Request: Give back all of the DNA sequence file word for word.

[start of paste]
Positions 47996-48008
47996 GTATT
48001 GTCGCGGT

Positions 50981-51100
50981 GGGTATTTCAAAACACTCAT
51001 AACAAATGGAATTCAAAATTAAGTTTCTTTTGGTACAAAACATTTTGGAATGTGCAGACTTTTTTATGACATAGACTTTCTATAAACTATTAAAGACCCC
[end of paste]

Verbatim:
Positions 47996-48008
47996 GTATT
48001 GTCGCGGT

Positions 50981-51100
50981 GGGTATTTCAAAACACTCAT
51001 AACAAATGGAATTCAAAATTAAGTTTCTTTTGGTACAAAACATTTTGGAATGTGCAGACTTTTTTATGACATAGACTTTCTATAAACTATTAAAGACCCC